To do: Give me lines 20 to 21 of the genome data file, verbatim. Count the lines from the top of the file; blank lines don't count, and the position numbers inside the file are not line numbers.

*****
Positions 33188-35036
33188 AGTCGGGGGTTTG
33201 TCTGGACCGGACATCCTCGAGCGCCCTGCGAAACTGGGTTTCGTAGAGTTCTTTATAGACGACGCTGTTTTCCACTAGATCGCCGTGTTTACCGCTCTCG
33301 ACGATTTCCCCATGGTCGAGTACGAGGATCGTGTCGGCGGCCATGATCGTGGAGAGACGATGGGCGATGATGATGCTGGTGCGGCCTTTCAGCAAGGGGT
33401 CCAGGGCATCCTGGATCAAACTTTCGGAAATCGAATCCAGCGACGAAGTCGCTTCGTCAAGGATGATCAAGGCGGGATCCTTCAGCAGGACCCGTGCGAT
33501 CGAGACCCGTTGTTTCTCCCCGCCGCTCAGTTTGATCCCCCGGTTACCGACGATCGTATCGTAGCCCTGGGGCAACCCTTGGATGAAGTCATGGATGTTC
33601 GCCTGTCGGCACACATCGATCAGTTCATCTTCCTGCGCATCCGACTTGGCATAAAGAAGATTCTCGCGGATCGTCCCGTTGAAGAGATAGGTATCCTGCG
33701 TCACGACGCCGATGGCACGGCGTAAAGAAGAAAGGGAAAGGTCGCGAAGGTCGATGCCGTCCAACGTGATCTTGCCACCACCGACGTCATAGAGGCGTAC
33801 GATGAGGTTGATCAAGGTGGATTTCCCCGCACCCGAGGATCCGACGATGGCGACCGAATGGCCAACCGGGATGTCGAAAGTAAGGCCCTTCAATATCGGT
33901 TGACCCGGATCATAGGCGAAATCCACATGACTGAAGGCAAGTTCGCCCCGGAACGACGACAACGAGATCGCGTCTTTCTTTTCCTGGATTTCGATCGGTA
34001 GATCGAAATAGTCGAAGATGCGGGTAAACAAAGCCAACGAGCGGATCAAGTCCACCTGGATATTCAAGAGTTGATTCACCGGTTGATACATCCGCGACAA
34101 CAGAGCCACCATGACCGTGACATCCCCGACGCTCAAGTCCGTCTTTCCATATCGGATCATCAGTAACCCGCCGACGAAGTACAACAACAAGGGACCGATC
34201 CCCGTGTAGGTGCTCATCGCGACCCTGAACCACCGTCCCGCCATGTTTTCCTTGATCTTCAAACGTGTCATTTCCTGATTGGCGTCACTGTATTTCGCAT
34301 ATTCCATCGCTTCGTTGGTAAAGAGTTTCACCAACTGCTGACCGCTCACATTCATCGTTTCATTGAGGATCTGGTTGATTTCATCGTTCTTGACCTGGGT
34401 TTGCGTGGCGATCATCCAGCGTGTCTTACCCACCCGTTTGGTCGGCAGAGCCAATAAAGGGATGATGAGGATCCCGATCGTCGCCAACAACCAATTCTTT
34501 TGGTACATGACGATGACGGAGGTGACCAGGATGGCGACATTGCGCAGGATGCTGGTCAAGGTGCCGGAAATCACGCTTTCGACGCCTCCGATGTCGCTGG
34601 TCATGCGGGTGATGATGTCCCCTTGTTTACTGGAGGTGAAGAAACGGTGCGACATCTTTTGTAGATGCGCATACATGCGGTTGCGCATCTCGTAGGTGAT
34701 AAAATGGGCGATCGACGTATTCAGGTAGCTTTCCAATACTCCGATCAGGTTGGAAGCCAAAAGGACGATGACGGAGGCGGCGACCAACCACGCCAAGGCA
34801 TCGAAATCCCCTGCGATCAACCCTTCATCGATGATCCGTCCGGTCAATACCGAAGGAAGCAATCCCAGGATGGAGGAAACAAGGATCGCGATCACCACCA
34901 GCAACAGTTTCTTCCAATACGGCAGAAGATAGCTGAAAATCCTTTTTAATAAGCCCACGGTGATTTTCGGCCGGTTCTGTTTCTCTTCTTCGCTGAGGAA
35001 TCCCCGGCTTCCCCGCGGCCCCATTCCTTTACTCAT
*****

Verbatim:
34901 GCAACAGTTTCTTCCAATACGGCAGAAGATAGCTGAAAATCCTTTTTAATAAGCCCACGGTGATTTTCGGCCGGTTCTGTTTCTCTTCTTCGCTGAGGAA
35001 TCCCCGGCTTCCCCGCGGCCCCATTCCTTTACTCAT